"I had terrible stage fright growing up. Also, I really don't know why Indian mothers are obsessed with fancy dress competitions -- but my mother was no exception. It's because of her I mastered the 'bhaaji wali' act. I was great at impersonating her, but only while I was in my living room. The minute I had an audience, the bhaaji wali in me completely disappeared.
I went to college to be a CA because that's what people in my family did -- but I was a complete failure at it. Aditya, my then boyfriend, and I wanted to do something fun because all the studying was driving us insane. So, he got into the comedy scene and I started dance classes. We would go to comedy shows together and I would help him work through his material.
One day, at a show, a big comedian was setting up his joke, and in my head I thought, 'Oh, if he says this as the punch line, it'll be so funny.' You won't believe it, but that's exactly what he did! What the hell!? Why was I only a comic cheerleader? If I could come up with the same line as this comedian then what else I could come up with?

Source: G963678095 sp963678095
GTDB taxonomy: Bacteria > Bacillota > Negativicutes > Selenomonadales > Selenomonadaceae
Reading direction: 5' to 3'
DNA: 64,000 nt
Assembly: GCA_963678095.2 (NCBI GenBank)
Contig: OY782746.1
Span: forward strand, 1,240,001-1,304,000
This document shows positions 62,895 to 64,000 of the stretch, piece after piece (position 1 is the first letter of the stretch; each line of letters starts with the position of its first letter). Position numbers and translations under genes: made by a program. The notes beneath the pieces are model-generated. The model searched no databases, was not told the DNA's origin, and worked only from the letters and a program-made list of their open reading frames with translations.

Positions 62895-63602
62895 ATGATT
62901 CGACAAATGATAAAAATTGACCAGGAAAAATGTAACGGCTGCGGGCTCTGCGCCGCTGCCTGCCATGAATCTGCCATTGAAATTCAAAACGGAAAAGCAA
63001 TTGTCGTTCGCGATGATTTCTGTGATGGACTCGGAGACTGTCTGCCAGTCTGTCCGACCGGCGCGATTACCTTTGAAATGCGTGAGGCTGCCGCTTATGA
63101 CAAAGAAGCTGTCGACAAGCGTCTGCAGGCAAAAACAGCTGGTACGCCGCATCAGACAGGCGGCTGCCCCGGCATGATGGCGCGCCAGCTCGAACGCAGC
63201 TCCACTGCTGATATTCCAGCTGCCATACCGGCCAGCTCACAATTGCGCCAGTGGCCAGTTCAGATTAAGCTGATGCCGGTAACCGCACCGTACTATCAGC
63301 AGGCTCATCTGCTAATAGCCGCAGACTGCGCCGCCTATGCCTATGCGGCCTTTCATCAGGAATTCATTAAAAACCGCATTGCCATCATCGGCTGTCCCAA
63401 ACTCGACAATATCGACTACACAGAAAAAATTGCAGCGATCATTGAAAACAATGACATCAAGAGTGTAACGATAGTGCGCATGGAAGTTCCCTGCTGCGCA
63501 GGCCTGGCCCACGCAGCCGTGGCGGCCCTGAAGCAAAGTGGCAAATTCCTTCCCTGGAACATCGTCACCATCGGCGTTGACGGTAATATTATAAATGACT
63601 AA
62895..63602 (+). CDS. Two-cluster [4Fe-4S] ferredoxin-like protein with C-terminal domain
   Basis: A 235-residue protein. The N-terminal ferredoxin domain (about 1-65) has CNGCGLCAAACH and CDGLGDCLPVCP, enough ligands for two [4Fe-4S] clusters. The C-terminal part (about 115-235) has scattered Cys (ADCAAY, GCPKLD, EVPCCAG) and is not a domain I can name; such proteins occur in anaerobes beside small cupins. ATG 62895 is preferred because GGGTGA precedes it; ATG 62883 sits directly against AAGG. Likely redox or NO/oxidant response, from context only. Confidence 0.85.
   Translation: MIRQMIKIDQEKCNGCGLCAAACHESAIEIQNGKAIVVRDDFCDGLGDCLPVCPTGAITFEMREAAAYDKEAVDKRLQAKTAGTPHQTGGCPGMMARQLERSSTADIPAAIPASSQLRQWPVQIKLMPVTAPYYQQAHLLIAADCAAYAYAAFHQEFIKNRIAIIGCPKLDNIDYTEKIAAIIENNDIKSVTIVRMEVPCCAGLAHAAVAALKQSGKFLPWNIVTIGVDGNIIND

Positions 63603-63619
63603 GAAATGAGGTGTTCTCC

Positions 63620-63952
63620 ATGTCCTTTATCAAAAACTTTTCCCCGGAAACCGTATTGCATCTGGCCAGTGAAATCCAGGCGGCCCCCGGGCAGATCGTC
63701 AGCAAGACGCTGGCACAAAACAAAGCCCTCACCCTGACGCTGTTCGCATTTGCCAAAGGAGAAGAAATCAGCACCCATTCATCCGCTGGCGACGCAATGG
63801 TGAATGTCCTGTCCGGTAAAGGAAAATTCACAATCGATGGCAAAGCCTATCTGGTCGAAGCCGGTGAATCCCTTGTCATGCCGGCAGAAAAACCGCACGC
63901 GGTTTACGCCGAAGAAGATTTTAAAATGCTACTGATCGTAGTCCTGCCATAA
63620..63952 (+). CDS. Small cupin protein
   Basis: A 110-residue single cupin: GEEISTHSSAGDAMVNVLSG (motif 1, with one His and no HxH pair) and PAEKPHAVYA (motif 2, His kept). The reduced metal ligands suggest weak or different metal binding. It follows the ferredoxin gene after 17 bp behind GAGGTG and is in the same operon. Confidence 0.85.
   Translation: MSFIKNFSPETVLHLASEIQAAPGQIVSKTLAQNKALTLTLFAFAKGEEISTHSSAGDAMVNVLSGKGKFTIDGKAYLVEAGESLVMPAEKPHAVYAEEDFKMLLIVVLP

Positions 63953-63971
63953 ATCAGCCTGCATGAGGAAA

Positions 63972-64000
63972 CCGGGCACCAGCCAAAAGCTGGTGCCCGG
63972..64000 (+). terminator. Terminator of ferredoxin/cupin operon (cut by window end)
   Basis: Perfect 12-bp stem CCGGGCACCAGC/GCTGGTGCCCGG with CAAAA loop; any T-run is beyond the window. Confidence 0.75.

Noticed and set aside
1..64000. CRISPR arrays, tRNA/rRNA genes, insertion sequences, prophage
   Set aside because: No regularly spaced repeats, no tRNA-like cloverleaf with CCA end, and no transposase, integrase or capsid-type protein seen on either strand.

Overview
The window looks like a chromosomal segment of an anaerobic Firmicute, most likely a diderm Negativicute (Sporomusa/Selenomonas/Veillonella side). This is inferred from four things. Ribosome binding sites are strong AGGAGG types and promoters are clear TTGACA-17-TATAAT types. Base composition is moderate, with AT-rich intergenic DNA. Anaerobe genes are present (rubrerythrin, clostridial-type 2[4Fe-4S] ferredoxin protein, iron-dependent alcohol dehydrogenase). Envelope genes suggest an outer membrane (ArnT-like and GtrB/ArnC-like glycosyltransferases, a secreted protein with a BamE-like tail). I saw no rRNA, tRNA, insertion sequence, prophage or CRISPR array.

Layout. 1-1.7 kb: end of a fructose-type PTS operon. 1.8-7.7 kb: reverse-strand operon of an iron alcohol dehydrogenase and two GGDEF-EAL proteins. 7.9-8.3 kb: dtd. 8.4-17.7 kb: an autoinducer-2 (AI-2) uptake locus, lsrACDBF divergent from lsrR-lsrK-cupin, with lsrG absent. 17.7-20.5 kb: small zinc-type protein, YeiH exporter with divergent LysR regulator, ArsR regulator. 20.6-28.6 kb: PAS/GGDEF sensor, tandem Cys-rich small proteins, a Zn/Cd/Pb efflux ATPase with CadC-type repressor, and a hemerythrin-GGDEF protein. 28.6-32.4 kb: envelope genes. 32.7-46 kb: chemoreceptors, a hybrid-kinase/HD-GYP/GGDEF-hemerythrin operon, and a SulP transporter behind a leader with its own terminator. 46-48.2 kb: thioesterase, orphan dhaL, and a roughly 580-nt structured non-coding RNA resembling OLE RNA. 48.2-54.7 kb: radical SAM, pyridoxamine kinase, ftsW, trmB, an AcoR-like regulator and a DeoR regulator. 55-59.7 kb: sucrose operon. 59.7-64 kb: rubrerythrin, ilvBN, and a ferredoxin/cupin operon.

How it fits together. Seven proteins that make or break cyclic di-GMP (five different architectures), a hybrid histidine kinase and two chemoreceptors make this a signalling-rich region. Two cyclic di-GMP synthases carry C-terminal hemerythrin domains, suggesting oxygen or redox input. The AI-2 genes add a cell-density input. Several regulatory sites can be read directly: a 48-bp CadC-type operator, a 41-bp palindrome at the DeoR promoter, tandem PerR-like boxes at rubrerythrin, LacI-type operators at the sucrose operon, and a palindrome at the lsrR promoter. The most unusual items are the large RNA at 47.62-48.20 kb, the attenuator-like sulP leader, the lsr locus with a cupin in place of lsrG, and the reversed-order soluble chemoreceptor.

The funny thing is, I wanted to do comedy as a hobby. It was the only art-form that allowed me the freedom to perform in front of complete strangers, making the stage fright easier. I started performing more and more and eventually the joy I got from making people laugh fed my need to keep returning back to the stage.
I've definitely gone against the current by being a female comedian; think about it, I'm a Gujarati girl, from a family of businessmen and stockbrokers, and I tell jokes about my ex-tinder horrors! But I believe that the rush my mother, the first female sub-broker of India, feels when she's on the floor selling stocks, is the same rush I feel everytime I'm on stage. At the end of the day, I get to laugh while making others laugh -- what better job could there be?"
Humans of Bombay, Fb
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